Adam has an additional secret that he’s hiding from the others—he was a detective, and in a camp where criminals have the power over Jews, that’s a fact that could get him killed. When prisoners are starving to death, someone finding out that secret and whispering it into the right ear could mean the difference between life and death. However, just being put in the camp was the end product of a process of dehumanization as a result of the Nazi killing machine, a systematic process of genocide. Adam realizes that he has been reduced to a single thing: a number, like all the other prisoners in Auschwitz.

“That number was me, and I was that number. Sometimes it felt that this was all I ever was. That everything I had once been—father, son, husband, policeman—had been expunged, erased, eradicated so thoroughly that even the memory of those things was suspect, as though my life prior to arriving in the camp had been an illusion or a fevered dream.”

When Adam is tasked to investigate a suspicious death, a murder that occurred that wasn’t the result of Nazi actions, he’s surprised. There aren’t many clues to go on, and he doesn’t have the same freedom as he used to as a detective. But he is given powerful motivation to solve the crime, and gives it everything he has. I quickly got sucked into his investigation, and couldn’t wait to find out who was behind the crime. 

As he tracks down clues and questions people who may have information without necessarily even realizing it, he discovers that there are even more horrors in the camp, facing the people he’s imprisoned with. He encounters the dark secrets being held by people close to him and the investigation, including someone who is gay and hiding it because of his fear of even more punishment, as well as his own internalized homophobia as a result of the society he’s been entrenched in. The investigation also leads him down a dark rabbit hole of abuse and coercion, as he gets closer to the crux of the crime, which he is forced to solve to save his own life.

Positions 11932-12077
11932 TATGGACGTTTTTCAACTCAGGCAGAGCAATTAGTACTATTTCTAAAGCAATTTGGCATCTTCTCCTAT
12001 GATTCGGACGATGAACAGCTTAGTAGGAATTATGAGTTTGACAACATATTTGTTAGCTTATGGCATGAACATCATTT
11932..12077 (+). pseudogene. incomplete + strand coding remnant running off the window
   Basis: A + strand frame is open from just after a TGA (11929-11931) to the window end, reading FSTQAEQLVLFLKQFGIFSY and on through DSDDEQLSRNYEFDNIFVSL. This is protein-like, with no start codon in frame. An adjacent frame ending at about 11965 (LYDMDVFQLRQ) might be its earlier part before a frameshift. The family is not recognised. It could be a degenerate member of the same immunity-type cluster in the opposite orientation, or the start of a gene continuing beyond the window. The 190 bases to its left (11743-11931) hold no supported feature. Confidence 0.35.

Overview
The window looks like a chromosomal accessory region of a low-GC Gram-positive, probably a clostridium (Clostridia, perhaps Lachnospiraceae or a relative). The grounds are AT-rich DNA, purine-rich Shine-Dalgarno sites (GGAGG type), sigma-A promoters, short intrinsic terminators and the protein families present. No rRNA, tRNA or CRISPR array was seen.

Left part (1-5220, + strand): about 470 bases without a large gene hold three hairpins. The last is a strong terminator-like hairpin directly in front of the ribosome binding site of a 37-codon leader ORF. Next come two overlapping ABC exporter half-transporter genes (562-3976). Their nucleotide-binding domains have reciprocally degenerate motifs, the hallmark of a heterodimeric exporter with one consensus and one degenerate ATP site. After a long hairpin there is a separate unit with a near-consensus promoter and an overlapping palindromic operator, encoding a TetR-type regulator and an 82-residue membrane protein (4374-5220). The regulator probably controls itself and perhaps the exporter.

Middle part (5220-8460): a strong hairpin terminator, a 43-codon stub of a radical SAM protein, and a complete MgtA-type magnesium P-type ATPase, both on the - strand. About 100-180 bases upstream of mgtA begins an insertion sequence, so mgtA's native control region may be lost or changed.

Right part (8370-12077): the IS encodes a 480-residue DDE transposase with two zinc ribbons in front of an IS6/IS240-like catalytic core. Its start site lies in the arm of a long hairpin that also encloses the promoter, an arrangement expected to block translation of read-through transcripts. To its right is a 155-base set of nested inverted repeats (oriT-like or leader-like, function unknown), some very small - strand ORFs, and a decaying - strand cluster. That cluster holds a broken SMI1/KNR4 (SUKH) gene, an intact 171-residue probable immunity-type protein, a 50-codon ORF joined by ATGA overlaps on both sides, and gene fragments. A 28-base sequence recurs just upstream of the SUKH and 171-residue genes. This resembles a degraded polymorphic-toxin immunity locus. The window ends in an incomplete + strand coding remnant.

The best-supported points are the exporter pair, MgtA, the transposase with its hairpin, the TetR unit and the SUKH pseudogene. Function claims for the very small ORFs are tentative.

The dark nature of this book and how difficult it was to read forced me to have to take breaks and read another book simultaneously. But even as I was reading the other book, this one took up space in my head, and I found myself going back to it and reading compulsively. Adam manages to maintain an analytical distance from his own situation, maybe because it’s how his mind works, but maybe also as a coping strategy to protect himself from the inhuman situation that he is forced into. I got attached to him and the case, and even to his friend, especially the way they managed to maintain their humanity in a place that was designed to strip all humanity away from them. I found myself crying by the end, but also loved Adam even more for knowing more about his story. This is a powerful story, and Dunsky did an incredible job with treading the fine line of Holocaust fiction. It’s done sensitively and felt as though Dunsky maintained accuracy to the best of his ability, although I’ll definitely be glad to be getting back to Adam’s new home ground of Israel in the next book. 

People who have sat around with me while I’m reading, especially when there’s a surprising reveal, a shocking plot twist, or an unexpected event often look up in alarm when I gasp audibly. The gasp factor is directly related to the number of times I audibly gasp during a reading, and there isn’t an upper limit.

Gasp Factor: 7

To purchase this book on Amazon, click the link below. As an Amazon affiliate, I may collect a small commission at no additional cost to you.